Here's why coffee is such an important part of the culture in Vienna

Vienna Coffee HouseShutterstockPlush couches and crystal chandeliers: little has changed in the 300 years Viennese coffee houses have been around.

Coffee in Vienna is not just a morning pick-me-up, or an afternoon perk. It is not drunk in paper cups, nor is it guzzled down while getting from A to B.

In Vienna, which is repeatedly ranked the city with the highest quality of life, coffee is a way of life, and a distinct and essential part of local culture.

In fact, UNESCO added Viennese coffee house culture to their list of intangible cultural heritage, saying that the coffee houses have a “very specific atmosphere” and are places “where time and space are consumed, but only the coffee is found on the bill.”

Coffee became a part of Vienna’s identity during the Siege of Vienna, when the Turks tried to capture the city. In 1683 the Austrians successfully chased off the invaders, who left bags of coffee beans behind, effectively introducing Vienna to the beverage.

Its immediate popularity led to the opening of coffee houses across town. Many of today’s remaining coffee houses are over 300 years old, and remain mostly unchanged. To put their historical importance into perspective, Café Korb, a local hotspot to this day, had Emperor Franz Josef in attendance on its opening day in 1904.

And while France and Italy may be famed for their java, their coffee shops just lack the flair and tradition of those in Vienna. In fact, they serve a wholly different function than those in Vienna, where coffee houses are considered “extended living rooms.”

Viennese coffee houses, unlike cafés elsewhere, were expressly designed for lingering: they were odes to idle time, and a reflection of Vienna’s laid back approach to life. They invited people to hang out and think, read, write, and discuss. No one would say a thing if you ordered one cup of coffee and stayed all day. And all day means just that: cafés in Vienna open early with a breakfast menu, seamlessly move into a lunch menu, often even a dinner menu, before turning into cosy, alcohol-fuelled bars that are open late.

Coffee houses were where people met friends and acquaintances, and how they kept up with both local gossip and international news — before the advent of the internet and smartphones. Cafés were like exclusive clubs, meeting points for different socioeconomic groups though welcoming of everyone, no matter their age, class, or gender. Which café someone frequented said a lot about who they were: an intellectual, an artist, a politician, a media mogul. There is also a serious differentiation between one’s local café, the one near one’s home, versus one’s regular haunt, which is the café in which to meet friends.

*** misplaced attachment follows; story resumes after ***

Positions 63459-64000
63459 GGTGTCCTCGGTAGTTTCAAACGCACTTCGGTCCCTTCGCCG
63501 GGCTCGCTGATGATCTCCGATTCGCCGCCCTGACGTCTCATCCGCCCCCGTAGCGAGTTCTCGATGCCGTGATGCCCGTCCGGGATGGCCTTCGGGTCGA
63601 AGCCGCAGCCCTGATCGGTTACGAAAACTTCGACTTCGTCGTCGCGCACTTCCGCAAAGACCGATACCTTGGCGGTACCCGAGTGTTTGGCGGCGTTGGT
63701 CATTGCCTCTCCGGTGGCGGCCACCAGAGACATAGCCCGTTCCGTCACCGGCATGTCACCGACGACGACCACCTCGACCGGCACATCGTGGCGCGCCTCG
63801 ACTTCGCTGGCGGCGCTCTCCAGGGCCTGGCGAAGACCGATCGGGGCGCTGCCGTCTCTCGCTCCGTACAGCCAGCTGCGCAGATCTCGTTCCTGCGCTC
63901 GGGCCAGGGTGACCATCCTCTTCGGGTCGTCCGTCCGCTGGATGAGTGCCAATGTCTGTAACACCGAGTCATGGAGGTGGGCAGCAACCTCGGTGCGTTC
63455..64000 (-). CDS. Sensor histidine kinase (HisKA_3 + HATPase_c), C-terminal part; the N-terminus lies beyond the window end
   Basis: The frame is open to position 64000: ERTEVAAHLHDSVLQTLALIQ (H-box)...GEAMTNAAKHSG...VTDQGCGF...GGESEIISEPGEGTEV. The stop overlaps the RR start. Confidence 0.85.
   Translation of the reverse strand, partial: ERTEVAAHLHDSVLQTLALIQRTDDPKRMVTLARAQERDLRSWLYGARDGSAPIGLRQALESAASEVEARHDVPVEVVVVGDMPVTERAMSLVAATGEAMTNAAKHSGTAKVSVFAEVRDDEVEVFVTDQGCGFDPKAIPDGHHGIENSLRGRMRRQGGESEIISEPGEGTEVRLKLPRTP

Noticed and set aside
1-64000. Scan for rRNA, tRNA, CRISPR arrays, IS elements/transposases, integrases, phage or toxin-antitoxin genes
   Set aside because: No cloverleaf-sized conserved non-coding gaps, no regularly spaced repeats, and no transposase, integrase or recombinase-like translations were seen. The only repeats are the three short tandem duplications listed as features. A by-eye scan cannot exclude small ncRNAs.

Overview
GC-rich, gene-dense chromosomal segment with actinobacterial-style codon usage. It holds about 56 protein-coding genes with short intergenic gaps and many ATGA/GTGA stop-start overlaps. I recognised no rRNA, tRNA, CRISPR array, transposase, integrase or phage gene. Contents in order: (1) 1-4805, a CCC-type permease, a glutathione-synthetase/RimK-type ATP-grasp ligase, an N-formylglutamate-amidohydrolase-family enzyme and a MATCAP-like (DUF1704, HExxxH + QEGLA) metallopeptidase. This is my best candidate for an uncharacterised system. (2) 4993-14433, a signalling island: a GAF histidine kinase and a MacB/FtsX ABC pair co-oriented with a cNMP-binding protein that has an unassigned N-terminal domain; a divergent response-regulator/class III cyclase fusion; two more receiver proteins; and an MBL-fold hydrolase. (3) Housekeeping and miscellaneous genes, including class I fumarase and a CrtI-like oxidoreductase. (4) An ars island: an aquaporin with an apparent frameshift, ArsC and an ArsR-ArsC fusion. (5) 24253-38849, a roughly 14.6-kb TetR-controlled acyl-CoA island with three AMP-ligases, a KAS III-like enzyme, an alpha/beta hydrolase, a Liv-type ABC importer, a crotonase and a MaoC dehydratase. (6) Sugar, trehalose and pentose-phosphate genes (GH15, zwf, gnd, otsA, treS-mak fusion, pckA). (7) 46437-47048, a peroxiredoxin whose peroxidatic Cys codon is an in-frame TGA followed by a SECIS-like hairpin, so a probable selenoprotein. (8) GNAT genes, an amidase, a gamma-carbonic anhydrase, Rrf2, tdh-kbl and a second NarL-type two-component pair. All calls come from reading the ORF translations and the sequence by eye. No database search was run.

Viennese coffee culture rose to fame thanks to people like Sigmund Freud, Egon Schiele, Leon Trotsky, and Gustav Klimt, regulars that lauded them publicly. Famous writers wrote entire novels in their café of choice (known locally as coffeehouse literature), and Johann Strauß, Mozart, and Beethoven even performed in them.

A trip to a Viennese café was, and still is, a special event. Waiters wore tailcoats, and cafés featured marble tables, plush velvet couches, and elegant chandeliers.

Today, very little has changed: interiors are old-fashioned, and waiters are still immaculately dressed in jackets and bow ties. Swift and efficient, they’re more butler than server.

The first tip off that coffee here is special is the way it is served. Coffee in Viennese coffee houses will, without fail, come on a small silver tray, with a spoon, sugar, and a small glass of tap water, sometimes even a chocolate. There are also dozens of local coffee varieties that go beyond the cappuccinos and espressos most people are used to — kleiner schwarzer, kleiner brauner, kapuziner, einspänner, and mélange, to name a few.

The next tip off are the many newspapers mounted onto special wooden contraptions for easy reading that are all over the cafés, inviting patrons to linger.

Of course, cafés are struggling to compete with chains like Starbucks, with younger patrons wanting coffee to-go as they rush to work, and a creative class seeking free WiFi and a place for their Macbooks. However, most locals are staunch advocates of keeping the status quo, arguing that Viennese cafés are the city’s heart and soul. Indeed they are, and, having survived two world wars, they’re not going anywhere.

Here are some of the best coffee houses in Vienna:

Café Landtmann, est. 1873

Café Korb, est. 1904

Café Leopold Hawelka, est.. 1939

Demel, ets. 1857

Café Schwarzenberg, est. 1861

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